Gustman's suggestion that Duthu is an "active" supporter of the BDS movement does not appear to be supported by evidence. Duthu did not respond to repeat requests for on the record comment. (Disclosure: Although I took a class with Duthu, that was more than a decade ago. As far as I can remember, Israel was never discussed in the class, which was called "Indian Country Today" and was excellent.)

Duthu attempted to calm the outrage over his appointment—much of which took place online, well beyond the confines of the remote New Hampshire countryside where Dartmouth is located—with his own email to the Dartmouth faculty, which he sent out after Gustman's email appeared on Frontpage. "I continue to believe in the right of private citizens to express criticism of any country's government policies," Duthu's email said. "At the same time, I do not believe that a boycott of academic institutions is the appropriate response."

Joseph Asch, a 1979 graduate of Dartmouth who blogs about the college from a conservative perspective at Dartblog, found a curious error in Duthu's letter: Duthu referred to "the state of Israel," not "the State of Israel," the latter being, as Asch pointed out, the accepted means of describing the country. Asch opined that the college's public relations team had surely vetted the email -- and just as surely had seen the lower-case s. Therefore, this was a deliberate decision, in Asch's view, perhaps even a dog whistle to fellow supporters of BDS. "Does Duthu mean to imply that Israel is not really a state?" he wondered. "He probably wouldn't refer to the U.S. as the united states."

Gustman was also unimpressed by Duthu's email. "I do not feel he renounced his previous position," he told me. He also issued his own response, in which he wondered why Duthu's letter did not explicitly withdraw his support of the statement. "If he does not clearly and unambiguously repudiate his position and support for BDS, the anger directed his way will only get louder."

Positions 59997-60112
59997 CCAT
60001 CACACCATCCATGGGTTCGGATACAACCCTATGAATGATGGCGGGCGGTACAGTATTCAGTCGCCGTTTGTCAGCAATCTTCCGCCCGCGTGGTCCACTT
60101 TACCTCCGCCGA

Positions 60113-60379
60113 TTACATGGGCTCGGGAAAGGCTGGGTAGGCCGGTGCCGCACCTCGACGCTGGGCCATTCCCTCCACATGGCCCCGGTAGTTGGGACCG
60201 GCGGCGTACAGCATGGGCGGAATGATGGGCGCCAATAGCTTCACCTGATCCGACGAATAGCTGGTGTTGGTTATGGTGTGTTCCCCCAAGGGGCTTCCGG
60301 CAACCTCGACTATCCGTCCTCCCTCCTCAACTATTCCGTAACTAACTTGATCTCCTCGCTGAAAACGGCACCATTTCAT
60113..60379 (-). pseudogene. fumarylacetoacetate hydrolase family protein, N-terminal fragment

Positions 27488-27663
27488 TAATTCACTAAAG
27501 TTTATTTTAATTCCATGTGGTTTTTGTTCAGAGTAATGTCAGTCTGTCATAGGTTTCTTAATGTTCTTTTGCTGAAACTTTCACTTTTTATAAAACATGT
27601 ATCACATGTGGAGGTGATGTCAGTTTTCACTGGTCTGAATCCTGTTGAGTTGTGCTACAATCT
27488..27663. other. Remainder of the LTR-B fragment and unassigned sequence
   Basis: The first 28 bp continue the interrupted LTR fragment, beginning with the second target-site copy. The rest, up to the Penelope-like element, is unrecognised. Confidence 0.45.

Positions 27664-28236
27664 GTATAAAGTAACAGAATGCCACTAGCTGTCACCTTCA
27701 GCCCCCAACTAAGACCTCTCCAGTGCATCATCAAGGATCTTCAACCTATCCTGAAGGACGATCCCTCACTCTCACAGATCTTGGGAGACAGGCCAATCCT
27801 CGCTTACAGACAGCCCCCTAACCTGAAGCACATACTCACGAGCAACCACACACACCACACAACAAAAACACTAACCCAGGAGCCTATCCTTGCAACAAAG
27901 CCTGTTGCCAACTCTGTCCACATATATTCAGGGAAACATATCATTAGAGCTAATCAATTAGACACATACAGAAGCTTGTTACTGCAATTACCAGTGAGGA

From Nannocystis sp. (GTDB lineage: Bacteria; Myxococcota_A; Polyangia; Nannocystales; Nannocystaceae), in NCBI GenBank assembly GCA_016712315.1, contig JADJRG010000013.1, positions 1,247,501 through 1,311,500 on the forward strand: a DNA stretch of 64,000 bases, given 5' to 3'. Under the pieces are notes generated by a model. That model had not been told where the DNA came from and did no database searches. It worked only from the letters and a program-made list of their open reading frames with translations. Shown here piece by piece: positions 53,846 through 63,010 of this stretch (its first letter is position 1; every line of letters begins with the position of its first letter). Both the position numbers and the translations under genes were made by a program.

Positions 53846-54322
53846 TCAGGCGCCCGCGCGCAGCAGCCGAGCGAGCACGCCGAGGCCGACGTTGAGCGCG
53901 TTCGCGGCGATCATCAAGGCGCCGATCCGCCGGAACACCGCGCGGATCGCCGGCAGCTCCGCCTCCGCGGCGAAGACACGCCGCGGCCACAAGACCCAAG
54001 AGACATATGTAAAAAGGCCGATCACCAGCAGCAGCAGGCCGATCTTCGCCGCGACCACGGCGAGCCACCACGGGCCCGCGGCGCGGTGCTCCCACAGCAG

That much does appear to be true. Articles critical of Duthu have been published by The Observer, the onetime New York high-society publication now owned by presidential consigliere Jared Kushner (who is an Orthodox Jew), which charged that Duthu's appointment "brought into question the college's commitment to academic freedom""; Pamela Geller, a virulent anti-Muslim advocate, who called Duthu a "Jew-Hating BDS Leader"; the Jewish Journa l, which deemed his appointment "fraudulent"; the Washington Free Beacon, which called Duthu a "leading supporter" of BDS, though that appears to be an exaggeration of his involvement in the movement.

At the same time, Duthu has found support among some of his most prominent Jewish colleagues. These include Susannah Heschel, the head of the Jewish Studies program who—like her father Abraham Joshua Heschel, who marched alongside Martin Luther King, Jr., at Selma—has explored the political manifestations of Judaism in the modern world. According to The Daily Dartmouth, Heschel "disagreed with Gustman's interpretation of Duthu's co-authorship, saying that "the declaration does not endorse the BDS movement, as it does not explicitly mention BDS."

Another professor of Jewish studies, Udi Greenberg, said that "calling for the academic boycott of Israel, in under no circumstances can be constructed as anti-Semitism automatically." Yet he also reminded that the BDS movement served as a shield for "idiots, demagogues and anti-Semites."

Others yet remained skeptical, echoing Gustman's suspicions. Economics professor Andrew Levin wondered to The Daily Dartmouth why Duthu didn't "simply say in plain English that he no longer supports the BDS movement" in his letter to the campus.

As it happened—and by pure coincidence, it seems—the Duthu controversy broke just as Dartmouth announced that Linda Sarsour would be speaking on campus. Sarsour is a leading BDS advocate loathed by the right. The Algemeiner, a publication on contemporary issues in Judaism, noted that while Sarsour's visit would be sponsored by the Office of Pluralism and Leadership, an administrative group that promotes diversity on campus, that same office refused to sponsor a visit by Izzy Ezagui, a veteran of the Israel Defense Forces who lost an arm in combat. According to The Algemeiner, the student was told that the proposed lecture would not "meet the mission" of the Office of Pluralism and Leadership.

"I think Dartmouth College has shown a remarkable disregard for the concerns of the Jewish community," one student told The Algemeiner. Although some students protested the Sarsour event earlier this week, it appears to have taken place without incident.

The debate over Duthu, the new dean, continues.